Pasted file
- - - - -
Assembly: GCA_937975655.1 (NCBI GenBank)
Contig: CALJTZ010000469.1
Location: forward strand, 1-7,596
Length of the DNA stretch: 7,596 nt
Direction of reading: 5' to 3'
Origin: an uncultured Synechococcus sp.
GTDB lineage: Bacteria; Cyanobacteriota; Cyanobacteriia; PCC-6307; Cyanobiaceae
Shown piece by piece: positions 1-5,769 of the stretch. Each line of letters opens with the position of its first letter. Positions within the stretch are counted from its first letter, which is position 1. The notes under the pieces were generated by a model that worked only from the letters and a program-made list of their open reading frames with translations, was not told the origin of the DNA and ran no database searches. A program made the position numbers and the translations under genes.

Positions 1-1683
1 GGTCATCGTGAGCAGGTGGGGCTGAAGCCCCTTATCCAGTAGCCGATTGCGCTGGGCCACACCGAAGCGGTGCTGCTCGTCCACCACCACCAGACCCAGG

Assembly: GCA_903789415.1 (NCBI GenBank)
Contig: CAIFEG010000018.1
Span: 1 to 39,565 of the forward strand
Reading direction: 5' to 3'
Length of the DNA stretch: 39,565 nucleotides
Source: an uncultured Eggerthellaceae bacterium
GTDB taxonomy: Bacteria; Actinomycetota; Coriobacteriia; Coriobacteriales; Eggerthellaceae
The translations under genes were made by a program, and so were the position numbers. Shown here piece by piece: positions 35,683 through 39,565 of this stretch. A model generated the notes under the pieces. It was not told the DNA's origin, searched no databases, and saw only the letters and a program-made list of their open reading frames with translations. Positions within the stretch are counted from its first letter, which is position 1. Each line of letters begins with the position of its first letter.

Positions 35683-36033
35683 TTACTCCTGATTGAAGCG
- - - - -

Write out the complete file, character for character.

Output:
Assembly: GCA_937975655.1 (NCBI GenBank)
Contig: CALJTZ010000469.1
Location: forward strand, 1-7,596
Length of the DNA stretch: 7,596 nt
Direction of reading: 5' to 3'
Origin: an uncultured Synechococcus sp.
GTDB lineage: Bacteria; Cyanobacteriota; Cyanobacteriia; PCC-6307; Cyanobiaceae
Shown piece by piece: positions 1-5,769 of the stretch. Each line of letters opens with the position of its first letter. Positions within the stretch are counted from its first letter, which is position 1. The notes under the pieces were generated by a model that worked only from the letters and a program-made list of their open reading frames with translations, was not told the origin of the DNA and ran no database searches. A program made the position numbers and the translations under genes.

Positions 1-1683
1 GGTCATCGTGAGCAGGTGGGGCTGAAGCCCCTTATCCAGTAGCCGATTGCGCTGGGCCACACCGAAGCGGTGCTGCTCGTCCACCACCACCAGACCCAGG

Assembly: GCA_903789415.1 (NCBI GenBank)
Contig: CAIFEG010000018.1
Span: 1 to 39,565 of the forward strand
Reading direction: 5' to 3'
Length of the DNA stretch: 39,565 nucleotides
Source: an uncultured Eggerthellaceae bacterium
GTDB taxonomy: Bacteria; Actinomycetota; Coriobacteriia; Coriobacteriales; Eggerthellaceae
The translations under genes were made by a program, and so were the position numbers. Shown here piece by piece: positions 35,683 through 39,565 of this stretch. A model generated the notes under the pieces. It was not told the DNA's origin, searched no databases, and saw only the letters and a program-made list of their open reading frames with translations. Positions within the stretch are counted from its first letter, which is position 1. Each line of letters begins with the position of its first letter.

Positions 35683-36033
35683 TTACTCCTGATTGAAGCG